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Discovery Table Week 10: Our City

We made it to week 10! At the time of writing this, still no baby but hopefully it wont be long now! This is the final post in the Discovery Table Series on the website, however if you follow us on Instagram and Facebook, we will still be changing the table each week.

This time around, we’ve chosen the city as our theme. Zoey has taken a real interest in both building and cars recently so we decided to combine the two!

 

What’s on the table this week?

This rather futuristic cityscape was another weekend project of ours. Both kids loved being involved with making this out of old IKEA boxes – there’s a separate blog post on the process coming soon.

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As you can see, this table is slightly on the sparse side in comparison to previous tables, however this is kind of the point of the discovery series. We’re always just using what we have rather than buying brand new resources! You might’ve noticed that Grimm’s products have featured rather heavily throughout and that’s because they have so much playability!

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Grimm’s building blocks and rainbow people have regularly featured in the discovery table series. They are well worth the investment in my opinion!

We don’t have many books based on cities, but ‘Lots’ by Marc Martin more than makes up for it. Ordinarily, I would also squeeze in a library visit too but I haven’t been able to drive as much recently due to pregnancy related issues. If you have a local library near you, I would heartily suggest you support it!

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This wooden car garage play-set from Tiger Tribe is a big hit with the kids and we often take it on holiday. For our cityscape, it’s been placed on the play-mat – so far its been the most played with item!

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Finally, we added in some of Harrison’s massive toy vehicle selection to complete the table!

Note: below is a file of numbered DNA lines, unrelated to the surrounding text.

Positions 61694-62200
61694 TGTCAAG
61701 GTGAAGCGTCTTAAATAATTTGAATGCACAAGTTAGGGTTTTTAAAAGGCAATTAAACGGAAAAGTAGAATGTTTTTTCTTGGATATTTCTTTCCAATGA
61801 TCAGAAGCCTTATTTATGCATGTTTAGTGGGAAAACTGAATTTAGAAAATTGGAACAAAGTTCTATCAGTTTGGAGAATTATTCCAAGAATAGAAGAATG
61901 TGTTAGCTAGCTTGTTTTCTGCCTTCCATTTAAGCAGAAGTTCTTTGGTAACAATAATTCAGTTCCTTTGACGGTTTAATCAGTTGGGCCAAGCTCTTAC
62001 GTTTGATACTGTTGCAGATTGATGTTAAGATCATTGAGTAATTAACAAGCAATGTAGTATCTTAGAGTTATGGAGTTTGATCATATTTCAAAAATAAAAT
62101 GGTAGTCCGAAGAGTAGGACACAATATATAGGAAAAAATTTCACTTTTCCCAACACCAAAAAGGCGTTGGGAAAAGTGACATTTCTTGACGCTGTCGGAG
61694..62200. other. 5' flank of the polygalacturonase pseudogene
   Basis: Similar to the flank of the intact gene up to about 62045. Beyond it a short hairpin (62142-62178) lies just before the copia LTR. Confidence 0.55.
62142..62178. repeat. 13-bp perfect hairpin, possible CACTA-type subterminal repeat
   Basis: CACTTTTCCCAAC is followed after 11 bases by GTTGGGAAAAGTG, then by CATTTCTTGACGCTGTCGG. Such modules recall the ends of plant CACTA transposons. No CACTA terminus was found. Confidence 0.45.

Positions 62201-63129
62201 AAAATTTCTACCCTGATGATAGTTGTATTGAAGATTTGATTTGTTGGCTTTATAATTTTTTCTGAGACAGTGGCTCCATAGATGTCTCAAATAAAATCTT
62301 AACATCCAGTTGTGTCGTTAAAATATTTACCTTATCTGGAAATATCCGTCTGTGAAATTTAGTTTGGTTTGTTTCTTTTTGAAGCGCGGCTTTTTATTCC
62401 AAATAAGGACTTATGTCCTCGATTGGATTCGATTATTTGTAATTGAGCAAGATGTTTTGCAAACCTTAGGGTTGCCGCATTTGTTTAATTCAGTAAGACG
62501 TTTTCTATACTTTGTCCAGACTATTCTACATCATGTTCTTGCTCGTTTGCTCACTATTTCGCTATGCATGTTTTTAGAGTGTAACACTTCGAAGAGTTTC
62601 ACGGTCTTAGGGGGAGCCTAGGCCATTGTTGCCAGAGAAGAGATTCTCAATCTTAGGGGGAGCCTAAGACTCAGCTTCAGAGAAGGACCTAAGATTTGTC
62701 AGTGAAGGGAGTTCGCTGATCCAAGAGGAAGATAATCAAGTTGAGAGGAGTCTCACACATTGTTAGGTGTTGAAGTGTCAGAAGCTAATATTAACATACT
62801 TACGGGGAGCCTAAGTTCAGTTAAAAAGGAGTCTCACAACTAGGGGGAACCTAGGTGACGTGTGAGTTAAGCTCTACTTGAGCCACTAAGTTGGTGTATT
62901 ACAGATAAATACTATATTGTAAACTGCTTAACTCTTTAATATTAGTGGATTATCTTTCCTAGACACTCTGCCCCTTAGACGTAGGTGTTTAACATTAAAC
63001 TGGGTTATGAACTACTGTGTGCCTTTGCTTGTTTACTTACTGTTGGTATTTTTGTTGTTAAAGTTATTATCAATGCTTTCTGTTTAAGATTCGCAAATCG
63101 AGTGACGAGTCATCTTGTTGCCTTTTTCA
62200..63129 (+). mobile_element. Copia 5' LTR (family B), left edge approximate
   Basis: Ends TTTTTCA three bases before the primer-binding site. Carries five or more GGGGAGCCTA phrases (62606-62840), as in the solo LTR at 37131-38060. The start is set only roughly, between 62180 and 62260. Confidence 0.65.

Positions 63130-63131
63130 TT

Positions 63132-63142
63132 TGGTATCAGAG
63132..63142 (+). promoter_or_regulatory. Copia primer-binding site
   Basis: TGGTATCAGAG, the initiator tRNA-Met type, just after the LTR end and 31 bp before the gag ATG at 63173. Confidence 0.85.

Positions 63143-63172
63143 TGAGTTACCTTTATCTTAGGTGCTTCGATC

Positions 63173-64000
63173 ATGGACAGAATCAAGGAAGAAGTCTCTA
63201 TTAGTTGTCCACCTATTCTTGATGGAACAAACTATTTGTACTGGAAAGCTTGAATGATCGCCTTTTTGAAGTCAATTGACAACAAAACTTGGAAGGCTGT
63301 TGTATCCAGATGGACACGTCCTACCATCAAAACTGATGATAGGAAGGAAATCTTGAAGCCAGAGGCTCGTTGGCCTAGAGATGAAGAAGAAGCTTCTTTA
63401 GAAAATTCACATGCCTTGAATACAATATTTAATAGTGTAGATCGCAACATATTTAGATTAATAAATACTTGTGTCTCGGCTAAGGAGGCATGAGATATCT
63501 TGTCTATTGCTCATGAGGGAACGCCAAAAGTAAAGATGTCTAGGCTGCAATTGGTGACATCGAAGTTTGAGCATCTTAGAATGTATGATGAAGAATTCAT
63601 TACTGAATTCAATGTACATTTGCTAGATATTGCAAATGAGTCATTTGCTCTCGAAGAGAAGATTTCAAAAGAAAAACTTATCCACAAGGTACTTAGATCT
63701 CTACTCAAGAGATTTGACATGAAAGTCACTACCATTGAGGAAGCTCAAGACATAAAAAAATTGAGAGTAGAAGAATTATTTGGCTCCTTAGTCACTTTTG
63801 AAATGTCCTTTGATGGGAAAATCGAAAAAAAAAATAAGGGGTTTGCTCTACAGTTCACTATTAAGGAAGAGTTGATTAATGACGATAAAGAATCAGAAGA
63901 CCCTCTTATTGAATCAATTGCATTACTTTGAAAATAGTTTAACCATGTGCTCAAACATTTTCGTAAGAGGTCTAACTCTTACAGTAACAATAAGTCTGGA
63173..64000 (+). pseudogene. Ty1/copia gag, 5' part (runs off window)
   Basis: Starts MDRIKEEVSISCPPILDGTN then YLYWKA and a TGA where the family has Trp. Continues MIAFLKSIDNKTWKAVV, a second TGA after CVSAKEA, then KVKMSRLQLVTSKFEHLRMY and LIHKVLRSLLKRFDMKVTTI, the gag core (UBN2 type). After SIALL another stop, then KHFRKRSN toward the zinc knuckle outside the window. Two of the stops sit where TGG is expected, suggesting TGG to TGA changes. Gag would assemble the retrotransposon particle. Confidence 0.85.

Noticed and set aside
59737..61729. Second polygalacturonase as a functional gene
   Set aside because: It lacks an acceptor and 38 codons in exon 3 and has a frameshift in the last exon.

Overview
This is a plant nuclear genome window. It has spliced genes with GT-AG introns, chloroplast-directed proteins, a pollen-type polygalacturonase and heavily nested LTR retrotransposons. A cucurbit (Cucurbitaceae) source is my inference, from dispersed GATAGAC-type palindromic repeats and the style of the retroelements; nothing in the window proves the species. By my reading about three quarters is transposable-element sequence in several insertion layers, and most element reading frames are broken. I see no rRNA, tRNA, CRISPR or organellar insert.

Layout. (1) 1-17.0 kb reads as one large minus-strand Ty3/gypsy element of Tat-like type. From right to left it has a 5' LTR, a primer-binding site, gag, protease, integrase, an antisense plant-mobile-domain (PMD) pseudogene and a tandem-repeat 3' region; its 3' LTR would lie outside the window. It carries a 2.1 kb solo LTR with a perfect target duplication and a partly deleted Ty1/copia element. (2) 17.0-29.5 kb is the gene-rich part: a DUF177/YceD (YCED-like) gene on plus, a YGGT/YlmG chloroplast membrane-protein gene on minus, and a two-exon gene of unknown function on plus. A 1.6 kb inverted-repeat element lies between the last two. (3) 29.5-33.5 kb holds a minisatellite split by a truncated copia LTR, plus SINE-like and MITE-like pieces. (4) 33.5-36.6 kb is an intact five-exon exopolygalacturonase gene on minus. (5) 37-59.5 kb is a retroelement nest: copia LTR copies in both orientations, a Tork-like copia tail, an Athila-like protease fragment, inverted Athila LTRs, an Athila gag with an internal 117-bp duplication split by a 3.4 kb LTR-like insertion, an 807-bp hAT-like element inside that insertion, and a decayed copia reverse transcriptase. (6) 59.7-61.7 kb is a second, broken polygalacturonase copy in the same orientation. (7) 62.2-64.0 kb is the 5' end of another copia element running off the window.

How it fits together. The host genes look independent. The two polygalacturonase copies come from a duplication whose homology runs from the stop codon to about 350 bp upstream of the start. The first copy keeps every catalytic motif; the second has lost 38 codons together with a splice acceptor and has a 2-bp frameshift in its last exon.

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Want more?

So that’s it – the end of the 10 week discovery table series! I’ll be sad not to write about it every week, but my time will be rather taken up with a brand new baby for the next few weeks. Rest assured they will continue in real life and you will be able to see our progress and get inspiration from our Instagram and Facebook posts instead.

In the meantime if you missed past posts, check out the following:

Discovery Table Week 1: Baby Clinic

Discovery Table Week 2: The Alphabet

Discovery Table Week 3: The Tiger Who Came to Tea

Discovery Table Week 4: The Ocean Waves

Discovery Table Week 5: Rainbow

Discovery Table Week 6: Nature

Discovery Table Week 7: Music

Discovery Table Week 8: Zoo!

Discovery Table Week 9: The Very Hungry Caterpillar

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We built a zoo…

Inspiration often strikes when we have a billion tonnes of recycling to use up! After so many trips to IKEA recently, we have a serious surplus of cardboard. Whilst we always recycle, it seemed like a shame for these huge canvases to be immediately consigned to the yellow bin.

With another baby on the way, I’m not as up for massive messy projects (literally really, since I can no longer hoist myself off of the floor!) so we made use of the dining room table to make ourselves a zoo. This project was inspired byDiscovery Table Week 8: Zoo!

Here’s a photo diary of the process:

On Saturday we set about mapping out the zoo. My 8 year was eager to do this, drawing roads and animal enclosures with the help of a Posca pen.

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Posca pens are well worth an investment. We LOVE ours!

By the end of day one, we had a basic outline of the zoo. As you can see, my 2 year old also made her contribution! When creating with very young children, I think it’s really important not to be too precious about the end result. I would much rather have Zoey involved and exploring materials than have perfect colouring!

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On Sunday, the project really started to come together. Everyone had got over their colouring in fatigue from the previous day and using a range of crayons, pens and paints helped get the job done quicker. We started to add signs (using cut-off pieces of cardboard) and trees made from paper towel rolls and green foam.

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All we really needed to do then was play! Our Grimm’s rainbow people became the tourist and the minature animal collection we had was also put to good use! If you follow us on Instagram, do check out the story we made on this project – I absolutely love the conversations Zoey was having between the animals and people!